Factors to Consider When Training Around Pain

During your training, you must have come across pain and soreness at some point. What do you have to do in this situation? Should you stop training for a while or keep going? This question troubles everyone regardless of whether they are beginners or experienced trainers. 

The answer to this, however, is not simple. It is usually recommended not to stop training at the very first sign of pain. Like it is popularly said, you should not train through pain but train around it.

In most cases, recovery exercises such as walking and stretching can be helpful. The decision to keep training depends on the pain symptoms and their severity that you experience. 

It is essential to consider some factors when training around pain. These factors help you determine whether the pain you experience is normal or an indication that you have to stop and rest. Read on to know all about it.

Things to Keep in Mind While Training Around Pain

Severity of the Pain

You need to determine the severity of the pain and assess it. The most common cause of your pain is muscle soreness. It usually happens because of the microtears in the muscles that cause inflammation.

It may seem uncomfortable. However, it shouldn't be too painful. Your discomfort will generally reduce after 48 – 72 hours. It is acceptable to train around this pain. This physical activity may even help you feel better.
On the other hand, if you feel a persistent pain as you train, it is a signal for you to stop. It can be an indication of any structural or functional injury. If you experience such intense pain, do not train through it. It can lead to serious injuries.

Range of Motion

While dealing with any muscle soreness, the body usually does not prefer to get into certain ranges. To indicate this, your body sends out pain signals. You can work around this pain by reducing your training’s range of motion.
By decreasing this, your body regains its confidence in certain movements. Eventually, it goes back to the higher ranges that you are aiming at.

For instance, let’s consider that squatting is causing hip pain. You can then reduce the motion while squatting and stop right before the position in which this pain occurs. By this method, you can reap some of the benefits of squatting while ensuring that you do not worsen the pain.

Training Intensity

Sometimes pain occurs because of overtraining. You may be spending excessive time at your training, and your body is struggling to keep up.
It is best to regulate the intensity and volume of your training at this point. It gives your body more time to recover instead of overstressing itself.
You do not have to drastically cut down your training intensity. All you have to do is train around the pain by reducing the number of sets and reps from your usual routine. In this way, you effectively stimulate your muscle instead of causing unnecessary inflammation.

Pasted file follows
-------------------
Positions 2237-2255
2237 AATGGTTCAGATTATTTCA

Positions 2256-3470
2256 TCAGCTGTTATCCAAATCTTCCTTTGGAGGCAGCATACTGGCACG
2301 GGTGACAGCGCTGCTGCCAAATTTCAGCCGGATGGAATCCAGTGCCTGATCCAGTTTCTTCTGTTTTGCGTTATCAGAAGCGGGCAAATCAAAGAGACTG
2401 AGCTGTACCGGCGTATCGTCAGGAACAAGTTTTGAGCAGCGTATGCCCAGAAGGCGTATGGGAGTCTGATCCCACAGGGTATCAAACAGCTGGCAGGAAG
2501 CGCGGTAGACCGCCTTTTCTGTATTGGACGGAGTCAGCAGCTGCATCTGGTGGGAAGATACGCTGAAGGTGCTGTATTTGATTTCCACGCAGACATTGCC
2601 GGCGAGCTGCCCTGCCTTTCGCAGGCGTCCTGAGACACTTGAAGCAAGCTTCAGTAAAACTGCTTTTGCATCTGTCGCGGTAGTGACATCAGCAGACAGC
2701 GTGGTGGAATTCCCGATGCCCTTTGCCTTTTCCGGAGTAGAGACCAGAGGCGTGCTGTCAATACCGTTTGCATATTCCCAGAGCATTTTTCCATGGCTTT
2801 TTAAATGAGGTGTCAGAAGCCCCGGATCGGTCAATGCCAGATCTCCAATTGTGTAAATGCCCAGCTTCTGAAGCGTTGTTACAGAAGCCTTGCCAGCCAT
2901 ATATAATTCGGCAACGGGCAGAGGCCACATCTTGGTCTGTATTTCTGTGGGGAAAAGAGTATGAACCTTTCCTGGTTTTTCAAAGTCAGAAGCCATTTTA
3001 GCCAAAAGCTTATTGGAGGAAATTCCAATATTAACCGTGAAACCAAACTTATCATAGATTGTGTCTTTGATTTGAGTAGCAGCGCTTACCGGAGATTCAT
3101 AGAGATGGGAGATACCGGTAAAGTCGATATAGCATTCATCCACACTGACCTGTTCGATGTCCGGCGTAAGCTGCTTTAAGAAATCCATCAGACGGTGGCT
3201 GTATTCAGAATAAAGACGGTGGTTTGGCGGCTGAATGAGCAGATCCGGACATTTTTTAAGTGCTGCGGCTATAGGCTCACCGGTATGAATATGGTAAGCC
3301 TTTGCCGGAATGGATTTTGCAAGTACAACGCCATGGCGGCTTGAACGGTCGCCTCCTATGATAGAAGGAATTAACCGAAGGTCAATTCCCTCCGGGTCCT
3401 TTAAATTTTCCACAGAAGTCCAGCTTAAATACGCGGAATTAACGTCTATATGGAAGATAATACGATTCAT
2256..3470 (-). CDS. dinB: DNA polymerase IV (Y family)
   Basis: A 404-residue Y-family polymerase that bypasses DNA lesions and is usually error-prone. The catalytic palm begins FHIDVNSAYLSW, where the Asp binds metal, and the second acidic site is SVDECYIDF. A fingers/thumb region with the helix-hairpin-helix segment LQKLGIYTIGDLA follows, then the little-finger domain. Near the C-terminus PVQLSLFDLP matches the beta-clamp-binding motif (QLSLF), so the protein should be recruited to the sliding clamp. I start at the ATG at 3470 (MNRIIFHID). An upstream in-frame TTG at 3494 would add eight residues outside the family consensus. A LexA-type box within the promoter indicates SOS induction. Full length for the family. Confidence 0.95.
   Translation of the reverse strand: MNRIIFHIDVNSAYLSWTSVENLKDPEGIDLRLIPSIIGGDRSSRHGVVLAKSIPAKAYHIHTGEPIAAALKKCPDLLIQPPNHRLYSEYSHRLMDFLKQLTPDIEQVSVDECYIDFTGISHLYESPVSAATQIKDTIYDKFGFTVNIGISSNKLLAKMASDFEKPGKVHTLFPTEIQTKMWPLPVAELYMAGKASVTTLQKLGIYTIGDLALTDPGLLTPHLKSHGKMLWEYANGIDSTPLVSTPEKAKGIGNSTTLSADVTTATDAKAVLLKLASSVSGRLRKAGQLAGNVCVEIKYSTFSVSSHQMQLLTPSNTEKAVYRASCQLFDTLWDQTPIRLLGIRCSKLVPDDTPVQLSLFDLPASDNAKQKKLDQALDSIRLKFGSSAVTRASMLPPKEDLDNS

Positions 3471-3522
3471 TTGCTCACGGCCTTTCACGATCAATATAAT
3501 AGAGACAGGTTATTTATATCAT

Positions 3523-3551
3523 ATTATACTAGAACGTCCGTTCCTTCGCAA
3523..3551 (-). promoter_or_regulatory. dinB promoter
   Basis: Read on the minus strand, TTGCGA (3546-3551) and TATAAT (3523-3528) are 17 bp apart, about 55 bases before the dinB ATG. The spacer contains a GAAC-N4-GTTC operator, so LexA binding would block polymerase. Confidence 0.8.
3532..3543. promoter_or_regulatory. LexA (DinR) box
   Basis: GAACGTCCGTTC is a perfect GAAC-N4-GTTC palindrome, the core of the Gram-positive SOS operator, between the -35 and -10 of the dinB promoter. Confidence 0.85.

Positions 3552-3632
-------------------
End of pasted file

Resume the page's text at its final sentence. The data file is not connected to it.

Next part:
Make sure to take the first few minutes before you train to gauge how your body is feeling. It lets you know if you can push your intensity or reduce it a little to give your body adequate recovery time.


To effectively train around pain, you can consider modifying your regular workouts. You can make slight modifications or even completely change your exercise.

The best way to do this is to look out for the exercises that have similar benefits while being less stressful to your pained muscles.

If walking lunges are painful, you can consider doing split squats instead. You can also choose something entirely different. Make sure to select the exercises that allow you to keep moving and training around the pain.

It is essential, however, that you avoid putting too much stress on your muscles.


While it is great that you want to continue training around your pain, you cannot overstress your muscles. If the pain persists, you have to seek consultation.
If you experience any of the below symptoms, you need to visit your doctor:
Sharp, persistent pain

Loss of sensation
Numbness or tingling

Your doctor may advise home treatments such as medication or ice. If there are any serious injuries, X-rays may be required to determine further treatment.

Final Thoughts

It may be essential to rest your muscles when you are in pain. However, rather than complete rest, it is beneficial to move them. You do not have to entirely stop this inflammation process as your body needs some of it to recover.
The best way to do this is by training around your pain. Make sure to consider the factors mentioned while doing so. However, remember not to overstress your body. If you experience persistent pain, you have to consult your doctor.